Research: HSIUNG and COLLEAGUES,

Listed in Issue 256

Abstract

HSIUNG and COLLEAGUES, 1. Department of Nursing, Taipei Veterans General Hospital, Taiwan, ROC; 2. Department of Nursing, Fooyin University, Taiwan, ROC; National Taipei University of Nursing and Health Sciences, Taiwan, ROC; 3. School of Nursing, National Taipei University of Nursing and Health Sciences, Taiwan, ROC. meiling@ntunhs.edu.tw ;4. China Medical University and Hospital, Taiwan, ROC conducted a randomized controlled trial to evaluate whether acupressure affected the postoperative comfort of gastric cancer patients following a subtotal gastrectomy.

Background

This pilot study evaluated whether acupressure affected the postoperative comfort of gastric cancer patients following a subtotal gastrectomy.

Methodology

A randomized controlled trial was conducted. Sixty patients were recruited from 141-bed general surgery ward at a 3000-bed medical centre in Northern Taiwan. Participants were randomly assigned to either a control group receiving regular postoperative care or to the experimental group receiving additional acupressure at acupoints of Neiquan (P6) and Zusanli (ST36) for 3 consecutive days.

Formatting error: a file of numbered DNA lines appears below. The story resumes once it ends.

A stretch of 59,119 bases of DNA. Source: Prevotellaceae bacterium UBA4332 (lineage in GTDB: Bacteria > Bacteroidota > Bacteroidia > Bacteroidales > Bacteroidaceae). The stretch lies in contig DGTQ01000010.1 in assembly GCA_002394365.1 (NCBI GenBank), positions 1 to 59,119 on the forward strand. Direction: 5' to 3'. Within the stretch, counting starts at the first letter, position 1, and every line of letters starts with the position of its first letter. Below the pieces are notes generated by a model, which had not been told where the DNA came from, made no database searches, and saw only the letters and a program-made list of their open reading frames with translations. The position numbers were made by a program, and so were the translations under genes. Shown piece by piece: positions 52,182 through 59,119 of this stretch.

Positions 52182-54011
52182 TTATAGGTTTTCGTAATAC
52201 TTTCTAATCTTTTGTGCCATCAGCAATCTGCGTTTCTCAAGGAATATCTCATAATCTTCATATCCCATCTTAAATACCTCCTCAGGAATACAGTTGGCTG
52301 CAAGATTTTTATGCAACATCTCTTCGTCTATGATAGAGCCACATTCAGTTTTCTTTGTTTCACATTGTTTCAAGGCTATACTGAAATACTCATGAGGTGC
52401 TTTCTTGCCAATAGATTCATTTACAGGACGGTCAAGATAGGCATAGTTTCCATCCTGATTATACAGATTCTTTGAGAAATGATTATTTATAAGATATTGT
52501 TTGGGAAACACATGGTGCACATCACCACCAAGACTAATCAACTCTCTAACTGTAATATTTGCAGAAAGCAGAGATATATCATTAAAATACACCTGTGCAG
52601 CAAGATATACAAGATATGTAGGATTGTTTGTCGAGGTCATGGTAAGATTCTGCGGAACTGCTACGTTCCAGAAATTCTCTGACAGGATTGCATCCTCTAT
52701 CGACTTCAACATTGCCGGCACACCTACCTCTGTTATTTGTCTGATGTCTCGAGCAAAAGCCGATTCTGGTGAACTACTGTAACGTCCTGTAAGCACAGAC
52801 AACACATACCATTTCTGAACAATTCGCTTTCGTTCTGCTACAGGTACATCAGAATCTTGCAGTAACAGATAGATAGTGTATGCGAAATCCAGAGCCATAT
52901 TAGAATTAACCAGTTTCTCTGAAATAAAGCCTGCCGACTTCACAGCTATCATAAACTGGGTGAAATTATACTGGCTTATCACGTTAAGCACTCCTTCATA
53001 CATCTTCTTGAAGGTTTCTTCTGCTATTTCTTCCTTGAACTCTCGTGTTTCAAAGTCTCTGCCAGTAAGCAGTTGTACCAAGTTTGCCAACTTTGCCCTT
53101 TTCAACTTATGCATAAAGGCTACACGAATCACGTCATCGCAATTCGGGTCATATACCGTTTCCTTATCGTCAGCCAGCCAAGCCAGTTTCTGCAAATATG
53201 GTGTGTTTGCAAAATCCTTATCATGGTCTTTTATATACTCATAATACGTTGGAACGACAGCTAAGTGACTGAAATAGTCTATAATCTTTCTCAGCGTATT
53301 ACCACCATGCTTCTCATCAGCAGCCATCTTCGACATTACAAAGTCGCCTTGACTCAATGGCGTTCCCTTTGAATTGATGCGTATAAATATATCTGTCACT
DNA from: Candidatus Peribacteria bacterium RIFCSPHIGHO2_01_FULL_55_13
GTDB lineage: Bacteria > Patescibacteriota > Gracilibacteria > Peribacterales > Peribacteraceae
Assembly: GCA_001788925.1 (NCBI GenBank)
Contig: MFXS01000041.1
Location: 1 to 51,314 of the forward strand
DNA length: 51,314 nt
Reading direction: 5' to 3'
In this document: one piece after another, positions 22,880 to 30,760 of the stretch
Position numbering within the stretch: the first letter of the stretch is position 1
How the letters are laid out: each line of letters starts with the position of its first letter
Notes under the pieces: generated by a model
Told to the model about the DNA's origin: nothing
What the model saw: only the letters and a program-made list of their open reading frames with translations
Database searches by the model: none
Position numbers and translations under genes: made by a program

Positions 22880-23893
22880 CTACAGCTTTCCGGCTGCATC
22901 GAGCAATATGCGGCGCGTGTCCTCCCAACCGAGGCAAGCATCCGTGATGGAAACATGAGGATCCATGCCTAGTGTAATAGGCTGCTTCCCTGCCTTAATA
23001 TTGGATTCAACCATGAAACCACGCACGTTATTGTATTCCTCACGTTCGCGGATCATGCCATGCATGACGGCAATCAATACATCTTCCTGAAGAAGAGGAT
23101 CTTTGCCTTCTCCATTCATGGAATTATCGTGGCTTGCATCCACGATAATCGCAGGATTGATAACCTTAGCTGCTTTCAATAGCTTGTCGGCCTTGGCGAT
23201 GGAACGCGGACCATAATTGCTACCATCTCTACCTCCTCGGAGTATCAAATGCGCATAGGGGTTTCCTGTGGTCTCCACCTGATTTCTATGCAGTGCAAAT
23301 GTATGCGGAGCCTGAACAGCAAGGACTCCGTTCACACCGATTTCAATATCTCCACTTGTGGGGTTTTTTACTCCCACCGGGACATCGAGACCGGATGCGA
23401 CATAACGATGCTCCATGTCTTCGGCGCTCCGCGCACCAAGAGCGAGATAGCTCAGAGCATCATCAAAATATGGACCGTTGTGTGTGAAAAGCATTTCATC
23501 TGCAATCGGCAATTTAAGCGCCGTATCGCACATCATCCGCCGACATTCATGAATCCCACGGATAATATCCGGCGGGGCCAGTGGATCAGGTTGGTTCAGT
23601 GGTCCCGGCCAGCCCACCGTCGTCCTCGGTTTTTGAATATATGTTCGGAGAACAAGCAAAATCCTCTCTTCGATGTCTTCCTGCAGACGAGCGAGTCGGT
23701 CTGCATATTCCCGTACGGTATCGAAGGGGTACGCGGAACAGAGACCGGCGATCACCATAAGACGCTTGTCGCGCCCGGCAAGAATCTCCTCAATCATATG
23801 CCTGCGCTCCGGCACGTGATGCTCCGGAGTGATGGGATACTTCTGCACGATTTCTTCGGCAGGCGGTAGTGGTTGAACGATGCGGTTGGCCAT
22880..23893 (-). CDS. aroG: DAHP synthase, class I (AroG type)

Results

The similarities between two groups were in postoperative pain and the onset of postoperative nausea and vomiting (PONV) at the baseline. Following acupressure, significant differences were found in postoperative pain (P=.03) and time of first flatus (P=.04); but not PONV (P=.49), nor the time of first defecation (P=.34).

Conclusion

Acupressure is a simple, non-invasive, safe, and economical procedure for improving the comfort of patients who undergo surgery for gastric cancer. Acupressure at the P6 and ST36 acupoints can improve postoperative comfort by alleviating pain and decreasing the time until first flatus. However, additional research is necessary to elucidate how acupressure can improve postoperative outcomes.

References

Hsiung WT1, Chang YC2, Yeh ML3, Chang YH4. Acupressure improves the postoperative comfort of gastric cancer patients: A randomised controlled trial. Complement Ther Med. 23(3):339-46. doi: 10.1016/j.ctim.2015.03.010. Epub Apr 6 2015. Jun 2015.

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